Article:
You'll never complain again about not having the Internet at 30,000 ft.
Yes, having access to Facebook on a long flight helps to pass the time, but it could also be putting passengers in the crosshairs of terrorists and hackers, according to a new report released this week by a U.S. watchdog agency.
In a dossier released Tuesday, the U.S. Government Accountability Office (GAO) said new aircraft may be susceptible to having their inflight computer systems hacked through onboard wi-fi networks or remotely by individuals elsewhere.
“According to cybersecurity experts we interviewed, Internet connectivity in the cabin should be considered a direct link between the aircraft and the outside world, which includes potential malicious actors,” read the 56-page report.
The GAO stated that planes possess firewalls designed to block cyberattacks and protect the craft’s avionics; however, that software is still susceptible to being penetrated.
“Four cybersecurity experts with whom we spoke discussed firewall vulnerabilities, and all four said that because firewalls are software components, they could be hacked like any other software and circumvented,” the report said.
The situation is made all the worse by the prevalent use of smartphones and other mobile devices by passengers and pilots alike on flights worldwide everyday.
“The presence of personal smartphones and tablets in the cockpit increases the risk of a system’s being compromised by trusted insiders, both malicious and non-malicious, if these devices have the capability to transmit information to aircraft avionics systems,” stated the dossier.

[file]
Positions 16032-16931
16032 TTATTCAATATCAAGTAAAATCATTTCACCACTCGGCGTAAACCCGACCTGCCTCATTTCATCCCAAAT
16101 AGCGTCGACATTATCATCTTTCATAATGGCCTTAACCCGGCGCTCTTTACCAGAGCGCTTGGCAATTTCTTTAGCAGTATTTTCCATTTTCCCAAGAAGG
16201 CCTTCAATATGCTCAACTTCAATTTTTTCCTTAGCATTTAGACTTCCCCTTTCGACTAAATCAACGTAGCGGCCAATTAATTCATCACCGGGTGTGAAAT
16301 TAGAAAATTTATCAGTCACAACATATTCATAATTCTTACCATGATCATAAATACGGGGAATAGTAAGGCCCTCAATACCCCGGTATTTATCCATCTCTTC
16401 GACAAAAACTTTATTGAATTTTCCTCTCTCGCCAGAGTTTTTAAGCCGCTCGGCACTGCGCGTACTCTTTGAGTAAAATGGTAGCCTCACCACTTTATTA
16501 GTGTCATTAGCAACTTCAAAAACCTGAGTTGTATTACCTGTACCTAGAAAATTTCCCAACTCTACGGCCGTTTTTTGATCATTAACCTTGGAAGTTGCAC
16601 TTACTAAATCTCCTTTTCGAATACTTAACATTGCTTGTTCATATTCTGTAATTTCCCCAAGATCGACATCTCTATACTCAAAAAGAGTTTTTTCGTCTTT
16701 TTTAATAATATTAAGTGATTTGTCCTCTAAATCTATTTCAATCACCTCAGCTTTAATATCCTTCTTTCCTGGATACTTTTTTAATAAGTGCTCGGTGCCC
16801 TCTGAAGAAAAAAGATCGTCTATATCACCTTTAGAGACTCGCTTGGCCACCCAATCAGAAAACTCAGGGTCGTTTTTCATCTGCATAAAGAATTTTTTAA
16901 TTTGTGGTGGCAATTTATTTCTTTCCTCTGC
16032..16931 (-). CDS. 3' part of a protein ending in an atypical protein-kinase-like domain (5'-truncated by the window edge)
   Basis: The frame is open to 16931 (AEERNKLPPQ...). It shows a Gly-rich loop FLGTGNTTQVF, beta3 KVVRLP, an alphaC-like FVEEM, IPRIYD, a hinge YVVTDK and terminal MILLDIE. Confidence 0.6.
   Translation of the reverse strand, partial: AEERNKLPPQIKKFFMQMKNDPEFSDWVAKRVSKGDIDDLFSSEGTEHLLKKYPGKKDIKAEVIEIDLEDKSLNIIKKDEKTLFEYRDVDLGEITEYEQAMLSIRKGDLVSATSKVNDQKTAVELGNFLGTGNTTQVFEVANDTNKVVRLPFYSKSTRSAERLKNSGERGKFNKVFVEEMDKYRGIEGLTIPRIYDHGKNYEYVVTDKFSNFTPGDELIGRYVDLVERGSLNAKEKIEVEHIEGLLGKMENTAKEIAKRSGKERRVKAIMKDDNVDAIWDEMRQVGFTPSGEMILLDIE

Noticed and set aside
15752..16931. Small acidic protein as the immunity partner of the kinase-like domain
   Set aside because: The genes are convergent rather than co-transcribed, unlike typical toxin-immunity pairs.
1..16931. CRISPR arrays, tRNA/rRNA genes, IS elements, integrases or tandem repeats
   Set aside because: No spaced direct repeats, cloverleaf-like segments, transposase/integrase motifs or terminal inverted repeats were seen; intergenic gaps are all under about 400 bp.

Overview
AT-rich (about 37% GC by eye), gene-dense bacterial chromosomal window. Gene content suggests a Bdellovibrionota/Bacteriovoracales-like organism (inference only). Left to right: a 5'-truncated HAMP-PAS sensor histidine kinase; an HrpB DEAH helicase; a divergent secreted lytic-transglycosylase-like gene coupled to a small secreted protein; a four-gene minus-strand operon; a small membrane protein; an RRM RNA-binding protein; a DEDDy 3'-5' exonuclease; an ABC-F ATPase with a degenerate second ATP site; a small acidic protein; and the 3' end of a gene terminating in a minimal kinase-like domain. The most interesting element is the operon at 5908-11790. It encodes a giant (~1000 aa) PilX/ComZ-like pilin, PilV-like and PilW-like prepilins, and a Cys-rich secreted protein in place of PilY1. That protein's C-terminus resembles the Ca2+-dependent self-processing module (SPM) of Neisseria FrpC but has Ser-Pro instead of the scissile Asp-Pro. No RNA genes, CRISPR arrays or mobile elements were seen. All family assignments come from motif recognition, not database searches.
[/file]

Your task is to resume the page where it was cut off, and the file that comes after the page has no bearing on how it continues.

The Federal Aviation Administration said it has already begun taking steps to make cockpits safer and is consulting security experts to single out areas of concern.
“This threat will continue to evolve and it is something that needs to be at the forefront of our thinking,” Michael Huerta, the FAA’s administrator, told a Senate oversight panel this week, according to Reuters.
Following the publication of the report, lawmakers demanded that the federal agencies act fast to counter any potential threats to the aviation industry.
“[The FAA] must focus on aircraft certification standards that would prevent a terrorist with a laptop in the cabin or on the ground from taking control of an airplane through the passenger wi-fi system,” Representative Peter DeFazio told CNN.
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